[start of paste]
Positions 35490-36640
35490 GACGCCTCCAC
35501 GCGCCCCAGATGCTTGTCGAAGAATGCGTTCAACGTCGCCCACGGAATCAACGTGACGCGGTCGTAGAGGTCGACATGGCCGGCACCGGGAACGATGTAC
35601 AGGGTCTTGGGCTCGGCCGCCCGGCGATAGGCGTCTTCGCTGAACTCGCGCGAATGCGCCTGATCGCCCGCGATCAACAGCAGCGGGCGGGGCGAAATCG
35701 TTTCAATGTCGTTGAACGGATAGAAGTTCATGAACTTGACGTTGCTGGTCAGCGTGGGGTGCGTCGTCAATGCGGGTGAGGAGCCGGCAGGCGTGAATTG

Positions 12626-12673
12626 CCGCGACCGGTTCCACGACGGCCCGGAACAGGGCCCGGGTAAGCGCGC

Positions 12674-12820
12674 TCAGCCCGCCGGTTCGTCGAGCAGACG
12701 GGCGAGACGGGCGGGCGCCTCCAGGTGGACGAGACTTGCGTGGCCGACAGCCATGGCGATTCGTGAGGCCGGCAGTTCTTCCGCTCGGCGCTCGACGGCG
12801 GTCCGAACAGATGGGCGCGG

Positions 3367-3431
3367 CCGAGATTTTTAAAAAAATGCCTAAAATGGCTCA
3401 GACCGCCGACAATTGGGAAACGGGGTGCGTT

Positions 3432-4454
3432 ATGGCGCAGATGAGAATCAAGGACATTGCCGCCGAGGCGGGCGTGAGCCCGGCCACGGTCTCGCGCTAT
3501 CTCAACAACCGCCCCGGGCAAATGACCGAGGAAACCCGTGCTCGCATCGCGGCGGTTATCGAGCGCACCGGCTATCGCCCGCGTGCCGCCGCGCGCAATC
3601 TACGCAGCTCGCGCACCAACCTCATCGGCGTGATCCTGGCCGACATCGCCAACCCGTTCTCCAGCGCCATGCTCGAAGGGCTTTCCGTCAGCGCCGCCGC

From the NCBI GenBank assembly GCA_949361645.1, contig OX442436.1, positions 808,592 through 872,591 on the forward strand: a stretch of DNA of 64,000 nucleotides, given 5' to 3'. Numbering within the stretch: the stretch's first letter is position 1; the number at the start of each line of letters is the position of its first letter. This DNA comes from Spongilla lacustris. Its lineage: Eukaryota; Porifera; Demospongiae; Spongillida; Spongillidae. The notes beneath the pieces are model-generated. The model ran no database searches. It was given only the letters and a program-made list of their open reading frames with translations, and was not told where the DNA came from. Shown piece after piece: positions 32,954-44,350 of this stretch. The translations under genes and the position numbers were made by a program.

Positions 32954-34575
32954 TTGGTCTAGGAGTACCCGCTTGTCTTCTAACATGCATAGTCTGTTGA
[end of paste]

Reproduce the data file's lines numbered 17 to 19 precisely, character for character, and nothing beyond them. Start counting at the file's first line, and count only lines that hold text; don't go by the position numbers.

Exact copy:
3501 CTCAACAACCGCCCCGGGCAAATGACCGAGGAAACCCGTGCTCGCATCGCGGCGGTTATCGAGCGCACCGGCTATCGCCCGCGTGCCGCCGCGCGCAATC
3601 TACGCAGCTCGCGCACCAACCTCATCGGCGTGATCCTGGCCGACATCGCCAACCCGTTCTCCAGCGCCATGCTCGAAGGGCTTTCCGTCAGCGCCGCCGC

From the NCBI GenBank assembly GCA_949361645.1, contig OX442436.1, positions 808,592 through 872,591 on the forward strand: a stretch of DNA of 64,000 nucleotides, given 5' to 3'. Numbering within the stretch: the stretch's first letter is position 1; the number at the start of each line of letters is the position of its first letter. This DNA comes from Spongilla lacustris. Its lineage: Eukaryota; Porifera; Demospongiae; Spongillida; Spongillidae. The notes beneath the pieces are model-generated. The model ran no database searches. It was given only the letters and a program-made list of their open reading frames with translations, and was not told where the DNA came from. Shown piece after piece: positions 32,954-44,350 of this stretch. The translations under genes and the position numbers were made by a program.